Investment and insurance giant Allianz is facing questions from the U.S. Securities and Exchange Commission and another lawsuit over major losses in its Structured Alpha volatility hedge funds, according to the company and court filings.
The regulator asked Allianz for information related to its Structured Alpha products, which incurred serious-to-fatal losses in March, the firm disclosed in its 2020 interim report. Allianz said it is cooperating fully with the SEC.
Separately, public pension funds for Fairfield, Connecticut, have followed the Arkansas teachers’ fund in suing Allianz Global Investors late this month.
Among the defunct and grievously injured volatility vehicles, the Allianz Global Investors funds stand out because they were owned by a deep-pocketed corporation. Standalone hedge funds that blew up, such as Malachite Capital, left little behind for burned investors to potentially recoup, although whispers of litigation continue to swirl.
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Fairfield’s firefighters and retirees lost $11.6 million in Structured Alpha 250 — just a fraction of the nearly three-quarters of a billion dollars that Arkansas’ educators claimed they lost on the funds, per filings.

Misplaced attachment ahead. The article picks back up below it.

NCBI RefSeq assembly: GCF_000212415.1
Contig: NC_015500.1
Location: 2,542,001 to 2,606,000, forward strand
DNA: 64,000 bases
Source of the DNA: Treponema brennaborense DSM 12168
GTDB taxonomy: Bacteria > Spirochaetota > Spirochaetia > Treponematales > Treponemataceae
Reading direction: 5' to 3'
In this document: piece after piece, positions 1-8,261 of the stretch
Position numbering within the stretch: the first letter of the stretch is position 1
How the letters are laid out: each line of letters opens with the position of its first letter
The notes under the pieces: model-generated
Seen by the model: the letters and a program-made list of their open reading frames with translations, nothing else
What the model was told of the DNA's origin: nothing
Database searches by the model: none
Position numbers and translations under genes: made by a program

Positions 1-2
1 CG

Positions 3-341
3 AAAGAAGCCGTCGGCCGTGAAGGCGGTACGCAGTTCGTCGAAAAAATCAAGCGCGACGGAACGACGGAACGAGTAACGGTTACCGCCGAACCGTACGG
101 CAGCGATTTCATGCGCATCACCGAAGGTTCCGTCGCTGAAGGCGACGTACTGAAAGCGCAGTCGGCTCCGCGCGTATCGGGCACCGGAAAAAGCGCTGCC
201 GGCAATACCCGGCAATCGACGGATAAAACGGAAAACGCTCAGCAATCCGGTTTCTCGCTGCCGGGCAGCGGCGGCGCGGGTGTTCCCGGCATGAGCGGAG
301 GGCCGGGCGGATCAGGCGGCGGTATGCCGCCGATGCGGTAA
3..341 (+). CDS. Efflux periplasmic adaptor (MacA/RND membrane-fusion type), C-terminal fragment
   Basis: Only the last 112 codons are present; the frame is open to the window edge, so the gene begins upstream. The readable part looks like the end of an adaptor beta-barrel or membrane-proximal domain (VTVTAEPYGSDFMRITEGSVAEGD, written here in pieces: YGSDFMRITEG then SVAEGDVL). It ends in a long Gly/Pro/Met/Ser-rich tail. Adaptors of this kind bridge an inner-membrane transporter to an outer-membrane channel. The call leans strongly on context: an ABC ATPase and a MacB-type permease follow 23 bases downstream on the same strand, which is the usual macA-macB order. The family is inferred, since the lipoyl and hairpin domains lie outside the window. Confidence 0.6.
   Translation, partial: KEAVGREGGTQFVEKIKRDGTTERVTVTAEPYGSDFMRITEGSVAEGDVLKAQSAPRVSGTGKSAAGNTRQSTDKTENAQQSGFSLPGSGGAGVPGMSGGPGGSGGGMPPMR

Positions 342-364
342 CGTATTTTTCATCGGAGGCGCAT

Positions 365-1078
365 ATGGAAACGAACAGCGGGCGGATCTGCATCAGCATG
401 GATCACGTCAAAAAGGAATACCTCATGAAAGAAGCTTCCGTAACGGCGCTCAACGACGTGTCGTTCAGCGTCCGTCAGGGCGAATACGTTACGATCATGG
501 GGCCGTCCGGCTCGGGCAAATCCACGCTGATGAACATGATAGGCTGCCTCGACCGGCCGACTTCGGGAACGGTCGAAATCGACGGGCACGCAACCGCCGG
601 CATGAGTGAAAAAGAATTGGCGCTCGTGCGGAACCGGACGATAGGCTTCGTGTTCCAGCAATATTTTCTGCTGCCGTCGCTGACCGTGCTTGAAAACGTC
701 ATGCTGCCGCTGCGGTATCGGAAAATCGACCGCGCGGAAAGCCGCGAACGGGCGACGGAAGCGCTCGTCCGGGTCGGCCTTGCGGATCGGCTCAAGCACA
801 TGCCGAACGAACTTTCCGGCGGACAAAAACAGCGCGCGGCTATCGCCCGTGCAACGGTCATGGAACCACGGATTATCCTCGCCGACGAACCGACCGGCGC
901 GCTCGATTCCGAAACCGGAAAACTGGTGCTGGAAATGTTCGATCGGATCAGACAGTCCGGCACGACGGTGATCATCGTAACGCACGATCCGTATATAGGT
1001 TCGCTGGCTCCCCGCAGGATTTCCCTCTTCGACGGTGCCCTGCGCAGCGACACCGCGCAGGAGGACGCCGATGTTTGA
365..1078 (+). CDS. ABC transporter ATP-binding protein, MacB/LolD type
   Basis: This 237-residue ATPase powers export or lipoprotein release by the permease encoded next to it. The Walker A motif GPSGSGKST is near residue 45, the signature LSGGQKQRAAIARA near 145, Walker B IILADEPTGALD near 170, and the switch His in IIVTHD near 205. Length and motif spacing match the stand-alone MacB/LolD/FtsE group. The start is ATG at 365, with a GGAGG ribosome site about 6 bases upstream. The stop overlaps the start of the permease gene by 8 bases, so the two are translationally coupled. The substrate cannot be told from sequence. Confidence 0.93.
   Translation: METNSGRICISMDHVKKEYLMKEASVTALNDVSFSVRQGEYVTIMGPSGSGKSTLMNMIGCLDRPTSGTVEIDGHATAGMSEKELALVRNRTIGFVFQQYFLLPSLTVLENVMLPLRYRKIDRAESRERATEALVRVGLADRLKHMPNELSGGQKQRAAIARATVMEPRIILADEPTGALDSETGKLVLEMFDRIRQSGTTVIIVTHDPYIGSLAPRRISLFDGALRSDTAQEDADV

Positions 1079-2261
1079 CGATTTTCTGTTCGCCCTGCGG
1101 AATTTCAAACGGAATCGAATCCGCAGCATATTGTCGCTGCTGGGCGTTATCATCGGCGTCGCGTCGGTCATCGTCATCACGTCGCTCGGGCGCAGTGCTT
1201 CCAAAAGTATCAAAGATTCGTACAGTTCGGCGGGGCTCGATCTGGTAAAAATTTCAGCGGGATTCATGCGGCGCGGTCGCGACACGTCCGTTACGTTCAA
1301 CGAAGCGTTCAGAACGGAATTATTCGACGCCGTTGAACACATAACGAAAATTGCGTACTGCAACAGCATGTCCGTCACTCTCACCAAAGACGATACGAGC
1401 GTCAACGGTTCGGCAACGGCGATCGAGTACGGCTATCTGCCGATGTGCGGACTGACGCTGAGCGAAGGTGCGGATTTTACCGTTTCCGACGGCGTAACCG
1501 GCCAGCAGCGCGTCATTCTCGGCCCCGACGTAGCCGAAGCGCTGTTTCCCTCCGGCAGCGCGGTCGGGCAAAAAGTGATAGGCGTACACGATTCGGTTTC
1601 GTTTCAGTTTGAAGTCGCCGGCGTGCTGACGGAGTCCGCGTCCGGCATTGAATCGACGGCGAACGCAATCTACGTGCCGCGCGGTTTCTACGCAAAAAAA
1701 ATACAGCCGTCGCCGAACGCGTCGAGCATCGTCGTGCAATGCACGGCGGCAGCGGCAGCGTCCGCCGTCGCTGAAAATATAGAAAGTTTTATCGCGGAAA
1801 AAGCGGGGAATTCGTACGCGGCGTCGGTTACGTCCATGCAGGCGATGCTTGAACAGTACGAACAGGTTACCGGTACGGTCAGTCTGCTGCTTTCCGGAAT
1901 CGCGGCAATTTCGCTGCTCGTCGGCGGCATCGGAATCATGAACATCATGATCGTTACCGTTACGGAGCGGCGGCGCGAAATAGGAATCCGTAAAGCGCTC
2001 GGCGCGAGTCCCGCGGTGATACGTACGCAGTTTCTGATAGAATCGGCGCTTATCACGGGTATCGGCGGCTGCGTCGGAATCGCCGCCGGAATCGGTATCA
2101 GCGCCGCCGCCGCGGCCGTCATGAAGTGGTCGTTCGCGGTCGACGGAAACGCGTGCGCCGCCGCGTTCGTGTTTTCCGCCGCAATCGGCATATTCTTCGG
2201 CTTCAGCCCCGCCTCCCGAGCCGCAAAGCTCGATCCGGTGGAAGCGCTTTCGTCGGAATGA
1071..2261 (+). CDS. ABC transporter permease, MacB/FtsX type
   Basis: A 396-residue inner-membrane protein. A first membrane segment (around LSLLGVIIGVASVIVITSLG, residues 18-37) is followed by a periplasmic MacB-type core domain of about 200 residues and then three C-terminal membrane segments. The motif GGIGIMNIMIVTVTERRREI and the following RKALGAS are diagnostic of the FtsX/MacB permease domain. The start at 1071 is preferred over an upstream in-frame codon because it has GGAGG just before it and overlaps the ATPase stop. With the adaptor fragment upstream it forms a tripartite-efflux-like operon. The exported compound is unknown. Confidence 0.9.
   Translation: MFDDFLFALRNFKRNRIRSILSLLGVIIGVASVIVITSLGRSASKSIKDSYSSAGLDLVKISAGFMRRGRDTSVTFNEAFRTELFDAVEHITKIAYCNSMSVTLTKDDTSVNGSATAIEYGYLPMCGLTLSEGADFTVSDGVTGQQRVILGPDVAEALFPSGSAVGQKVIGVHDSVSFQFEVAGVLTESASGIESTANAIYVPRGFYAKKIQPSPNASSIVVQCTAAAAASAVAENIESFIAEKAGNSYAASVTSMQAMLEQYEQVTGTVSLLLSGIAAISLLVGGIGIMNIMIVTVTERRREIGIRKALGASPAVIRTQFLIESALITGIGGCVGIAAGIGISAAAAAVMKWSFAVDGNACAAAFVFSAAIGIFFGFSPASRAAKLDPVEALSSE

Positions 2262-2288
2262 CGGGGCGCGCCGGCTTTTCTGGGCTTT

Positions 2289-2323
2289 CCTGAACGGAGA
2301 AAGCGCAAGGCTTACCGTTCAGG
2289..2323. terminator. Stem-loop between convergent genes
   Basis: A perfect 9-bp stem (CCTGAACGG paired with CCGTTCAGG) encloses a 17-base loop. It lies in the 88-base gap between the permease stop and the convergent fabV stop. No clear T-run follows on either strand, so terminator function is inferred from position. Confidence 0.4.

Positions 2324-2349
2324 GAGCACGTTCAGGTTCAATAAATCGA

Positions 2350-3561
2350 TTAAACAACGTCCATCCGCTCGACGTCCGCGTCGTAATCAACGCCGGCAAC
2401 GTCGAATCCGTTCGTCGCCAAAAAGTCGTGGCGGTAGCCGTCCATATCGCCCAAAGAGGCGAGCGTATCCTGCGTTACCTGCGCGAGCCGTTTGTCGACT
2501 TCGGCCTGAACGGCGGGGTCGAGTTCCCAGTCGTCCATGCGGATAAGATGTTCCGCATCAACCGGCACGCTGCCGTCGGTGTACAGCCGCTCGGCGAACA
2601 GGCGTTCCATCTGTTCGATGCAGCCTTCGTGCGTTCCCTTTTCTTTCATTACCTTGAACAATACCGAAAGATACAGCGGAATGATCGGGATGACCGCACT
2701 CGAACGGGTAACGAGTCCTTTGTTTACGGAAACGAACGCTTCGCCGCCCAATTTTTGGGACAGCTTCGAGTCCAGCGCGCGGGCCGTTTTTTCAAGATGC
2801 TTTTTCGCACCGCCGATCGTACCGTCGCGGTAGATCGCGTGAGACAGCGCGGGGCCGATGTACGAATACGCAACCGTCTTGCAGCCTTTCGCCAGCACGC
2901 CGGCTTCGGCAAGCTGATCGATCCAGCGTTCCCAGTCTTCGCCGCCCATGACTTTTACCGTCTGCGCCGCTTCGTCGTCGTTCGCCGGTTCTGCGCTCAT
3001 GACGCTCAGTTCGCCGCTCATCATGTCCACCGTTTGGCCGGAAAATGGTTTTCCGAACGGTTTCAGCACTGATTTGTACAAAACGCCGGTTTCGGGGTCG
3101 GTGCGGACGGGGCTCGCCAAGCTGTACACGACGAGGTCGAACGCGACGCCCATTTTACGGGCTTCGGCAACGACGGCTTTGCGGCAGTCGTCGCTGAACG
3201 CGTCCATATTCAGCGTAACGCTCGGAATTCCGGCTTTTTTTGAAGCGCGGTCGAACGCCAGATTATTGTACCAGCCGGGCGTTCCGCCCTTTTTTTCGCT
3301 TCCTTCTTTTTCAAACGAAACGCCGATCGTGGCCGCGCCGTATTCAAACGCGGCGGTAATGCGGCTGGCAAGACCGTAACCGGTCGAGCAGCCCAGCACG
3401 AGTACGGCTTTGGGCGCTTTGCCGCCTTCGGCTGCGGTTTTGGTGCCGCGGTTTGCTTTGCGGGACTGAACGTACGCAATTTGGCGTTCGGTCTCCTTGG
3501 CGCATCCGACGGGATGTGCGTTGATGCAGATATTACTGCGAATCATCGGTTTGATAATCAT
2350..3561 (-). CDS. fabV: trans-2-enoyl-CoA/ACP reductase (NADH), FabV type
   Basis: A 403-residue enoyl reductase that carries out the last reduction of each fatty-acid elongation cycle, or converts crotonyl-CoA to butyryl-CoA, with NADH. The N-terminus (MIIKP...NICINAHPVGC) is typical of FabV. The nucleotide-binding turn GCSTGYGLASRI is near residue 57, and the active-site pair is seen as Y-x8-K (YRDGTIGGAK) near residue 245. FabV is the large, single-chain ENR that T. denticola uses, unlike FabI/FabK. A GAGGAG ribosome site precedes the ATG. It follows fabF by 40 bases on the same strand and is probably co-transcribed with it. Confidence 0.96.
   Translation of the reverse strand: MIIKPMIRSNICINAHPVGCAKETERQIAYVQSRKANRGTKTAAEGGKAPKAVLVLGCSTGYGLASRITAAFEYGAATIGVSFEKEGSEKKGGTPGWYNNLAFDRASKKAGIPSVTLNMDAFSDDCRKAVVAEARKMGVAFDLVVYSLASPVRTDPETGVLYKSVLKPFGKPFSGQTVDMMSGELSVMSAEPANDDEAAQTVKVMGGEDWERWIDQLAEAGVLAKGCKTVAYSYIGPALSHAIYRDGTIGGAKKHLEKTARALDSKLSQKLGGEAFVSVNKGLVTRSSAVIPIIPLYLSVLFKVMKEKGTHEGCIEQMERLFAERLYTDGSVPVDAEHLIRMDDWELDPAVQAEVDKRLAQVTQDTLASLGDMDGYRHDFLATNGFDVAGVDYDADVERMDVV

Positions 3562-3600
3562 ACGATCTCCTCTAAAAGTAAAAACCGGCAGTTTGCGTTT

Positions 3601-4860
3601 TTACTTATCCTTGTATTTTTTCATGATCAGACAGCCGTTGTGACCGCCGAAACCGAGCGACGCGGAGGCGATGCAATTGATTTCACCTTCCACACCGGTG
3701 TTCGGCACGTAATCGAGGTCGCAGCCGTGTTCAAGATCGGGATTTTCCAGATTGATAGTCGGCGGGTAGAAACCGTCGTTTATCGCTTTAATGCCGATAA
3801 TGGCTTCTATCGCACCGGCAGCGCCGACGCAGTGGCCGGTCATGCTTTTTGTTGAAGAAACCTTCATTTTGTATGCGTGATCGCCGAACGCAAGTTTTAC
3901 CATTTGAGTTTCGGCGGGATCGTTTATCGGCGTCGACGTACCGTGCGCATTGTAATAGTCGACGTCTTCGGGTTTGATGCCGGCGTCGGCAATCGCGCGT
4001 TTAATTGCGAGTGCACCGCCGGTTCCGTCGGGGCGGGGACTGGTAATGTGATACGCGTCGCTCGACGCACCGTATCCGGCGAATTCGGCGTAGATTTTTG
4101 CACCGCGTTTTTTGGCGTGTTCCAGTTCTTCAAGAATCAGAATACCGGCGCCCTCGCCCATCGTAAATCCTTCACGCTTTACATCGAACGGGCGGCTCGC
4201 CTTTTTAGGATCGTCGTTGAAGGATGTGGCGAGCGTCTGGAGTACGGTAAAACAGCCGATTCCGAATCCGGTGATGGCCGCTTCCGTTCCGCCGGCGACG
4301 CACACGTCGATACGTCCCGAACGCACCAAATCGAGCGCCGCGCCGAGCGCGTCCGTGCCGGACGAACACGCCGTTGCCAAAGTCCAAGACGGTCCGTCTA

But the thrusts of the burned pension funds’ arguments are similar.
“Despite the fact that the stated mandate of the Structured Alpha Funds was to always remain hedged against sharp market downturns by being a net buyer of puts, Structured Alpha’s exposure during that time period demonstrated that it was not meaningfully hedged,” the Fairfield lawsuit stated. “Positioning the Alpha US 250, and the rest of the Structured Alpha Funds, in such a way in the middle of the COVID-19 pandemic, was an abandonment of the Structured Alpha Funds’ mandate and represents a complete failure of any risk management on the part of AllianzGI.”
Insurance and investment giant Allianz has disputed these arguments generally in public documents and previously to Institutional Investor, but has not yet addressed them in detail. The company said in its interim 2020 report that it “is currently reviewing the complaints and intends to defend vigorously against the allegations therein, which Allianz believes to be legally and factually flawed.”
AllianzGI liquidated two of its volatility-trading vehicles at the end of March — called Structured Alpha 1000 and 1000 Plus — citing “significant realized losses.” The less aggressive versions lost between 33 and 75 percent of their value, court filings stated.
Frustrations compounded as the firm stonewalled its clients, Fairfield claimed.
“Allianz refused to provide any detail to investors, including Fairfield, as to what investments led to the massive losses, stating ‘they were still unsure what exactly went wrong’ and not telling them how much money they’d get back, or when to expect it. AllianzGI has to date failed to provide any substantive explanation.”